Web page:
Bryn Mawr Classical Review 2005.09.24
Worthington on Marincola on Jacoby's FGrH. Response to 2005.08.37
Response by Ian Worthington, Department of History, University of Missouri-Columbia (WorthingtonI@missouri.edu)
At the beginning of his recent and excellent review of Brill's CD-ROM of F. Jacoby's Die Fragmente der griechischen Historiker I-III with Bonnechère's Indexes (BMCR 2005.08.37), Professor John Marincola referred to a new edition of FGrH I-III under my editorship. Since news of the project is still seeping into the scholarly world, I thought I would give some further details about it. I am grateful to the editors of BMCR for allowing me to do so here.
Brill's New Jacoby (BNJ) is a new edition of FGrH Parts I-III with some significant changes. Each fragmentary author will have a Greek text (updated from that of Jacoby where relevant), facing English translation, new, critical commentary (in English), and a brief encyclopaedia-style entry about his life, works, importance, etc., followed by a select bibliography. In addition, BNJ will include several new authors and fragments of existing authors that were either unknown to Jacoby or excluded by him. Jacoby's numbering system will be retained. New authors will be inserted into the appropriate section and will be given the same number as the preceding author followed by an A or B in order to distinguish them. This practice thankfully avoids the need for a concordance between FGrH and BNJ.
BNJ will be published online at the rate of approximately 50-60 fragmentary authors every six months. The first authors will be published in January 2006, and the last by December 2013. Each entry is subject to a stringent peer-reviewing process as with any scholarly work. The advantage of online publication is that authors can be published as soon as the refereeing process is completed rather than having to wait for others in order to fill a hard-copy volume. In the big picture, it becomes immaterial if Number 51 is published before Number 6, and so on. BNJ may even offer the opportunity to publish online the much-need Part IV (under the direction of Guido Schepens).
Professor Marincola described BNJ as a "massive" project, and having already spent over eighteen months working on it (including a visit to Leiden in 2004 in order to finalise both it and the CD-ROM) I can certainly agree with him. There are 107 scholars in 16 countries working on the 856 fragmentary authors of FGrH I-III, 13 editors responsible for various areas, and I am editor-in-chief.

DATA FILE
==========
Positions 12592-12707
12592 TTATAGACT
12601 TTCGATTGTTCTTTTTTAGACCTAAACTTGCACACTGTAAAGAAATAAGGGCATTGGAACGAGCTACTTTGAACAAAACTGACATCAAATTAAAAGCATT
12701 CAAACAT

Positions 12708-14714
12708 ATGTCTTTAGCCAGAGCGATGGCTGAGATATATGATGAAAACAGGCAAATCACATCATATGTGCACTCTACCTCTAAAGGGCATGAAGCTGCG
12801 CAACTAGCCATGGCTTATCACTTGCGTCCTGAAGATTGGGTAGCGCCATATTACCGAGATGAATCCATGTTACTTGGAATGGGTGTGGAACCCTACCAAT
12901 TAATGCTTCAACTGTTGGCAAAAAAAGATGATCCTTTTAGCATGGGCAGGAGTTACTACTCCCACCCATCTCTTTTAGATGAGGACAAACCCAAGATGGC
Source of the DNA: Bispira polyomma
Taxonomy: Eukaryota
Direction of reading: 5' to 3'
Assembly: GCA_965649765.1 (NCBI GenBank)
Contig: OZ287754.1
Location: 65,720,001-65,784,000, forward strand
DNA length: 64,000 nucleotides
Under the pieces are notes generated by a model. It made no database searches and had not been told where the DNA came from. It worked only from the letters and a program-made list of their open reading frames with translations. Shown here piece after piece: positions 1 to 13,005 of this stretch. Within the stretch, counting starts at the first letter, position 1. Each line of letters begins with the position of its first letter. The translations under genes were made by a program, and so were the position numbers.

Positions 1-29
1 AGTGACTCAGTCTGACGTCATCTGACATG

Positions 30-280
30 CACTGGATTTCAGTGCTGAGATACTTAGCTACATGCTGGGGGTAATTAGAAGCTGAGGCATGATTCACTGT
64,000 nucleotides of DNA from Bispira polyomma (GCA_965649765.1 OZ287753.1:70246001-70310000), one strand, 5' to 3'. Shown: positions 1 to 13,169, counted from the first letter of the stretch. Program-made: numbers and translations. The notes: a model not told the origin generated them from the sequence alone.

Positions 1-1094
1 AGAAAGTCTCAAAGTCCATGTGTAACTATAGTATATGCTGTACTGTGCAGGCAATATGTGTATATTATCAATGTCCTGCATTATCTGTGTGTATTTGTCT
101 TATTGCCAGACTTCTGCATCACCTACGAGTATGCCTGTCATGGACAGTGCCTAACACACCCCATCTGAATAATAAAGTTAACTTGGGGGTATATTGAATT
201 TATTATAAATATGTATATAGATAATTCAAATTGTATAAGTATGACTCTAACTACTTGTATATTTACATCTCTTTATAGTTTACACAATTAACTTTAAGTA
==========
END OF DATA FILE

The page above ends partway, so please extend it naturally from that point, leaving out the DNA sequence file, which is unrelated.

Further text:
It goes without saying that the time is more than ripe for a new edition of FGrH, given its fundamental importance to classical scholarship. The advantages of BNJ are many. New texts of the authors will become the standard ones. The translation of the fragmentary authors will make them immediately accessible to Greekless readers. The scholarly heart of BNJ will be the commentaries; these will be the most recent, and so immediately supersede those of Jacoby. There will also be various search tools (similar to those on the CD-ROM). Finally, BNJ will be published in a timely manner. There are "competing titles," so to speak, of which the most important is undoubtedly the Italian series I frammenti degli storici greci (Tivoli: TORED), directed by E. Lanzillotta. Two volumes were published in 2002: Libyka (17 authors from Charon of Lampsacus to Favorinus of Arelate, by G. Ottone) and Cratero (by D. Erdas). However, it is unknown how many of the fragmentary historians the series will eventually cover and how often the volumes will appear.
The marketing and distribution side of BNJ is in the hands of Brill, and I have no details. I imagine that those wishing to consult it will pay a subscription fee and receive a password that will allow them access to the BNJ site. An individual fee as well as an institutional fee will most likely be available.
As Professor Marincola noted, Brill is to be commended for producing the CD-ROM, despite its exorbitant price. Brill also needs commending for undertaking BNJ. In effect, the production of the CD-ROM is the first step towards BNJ, and so to the best of my knowledge there will not be a version 2.0 along the lines that Professor Marincola desires (if one is scheduled, I support his remarks that it needs to be dual platform). I hope, however, that BNJ will more than make up for this.
For your information, the editorial board is as follows:
Editor-in-Chief: Ian Worthington (Missouri-Columbia)
Hans Beck (McGill); A.B. Bosworth (Western Australia); E.M. Carawan (Missouri State); Craig Cooper (Winnipeg); John Dillery (Virginia); K. Dowden (Birmingham); R. Fowler (Bristol); Stephen Hodkinson (Nottingham); Amelie Kuhrt (London); P.J. Rhodes (Durham) (advisory editor); J. Roisman (Colby College); Nicholas V. Sekunda (Torun); J. Sickinger (Florida State); David Whitehead (Queen's, Belfast)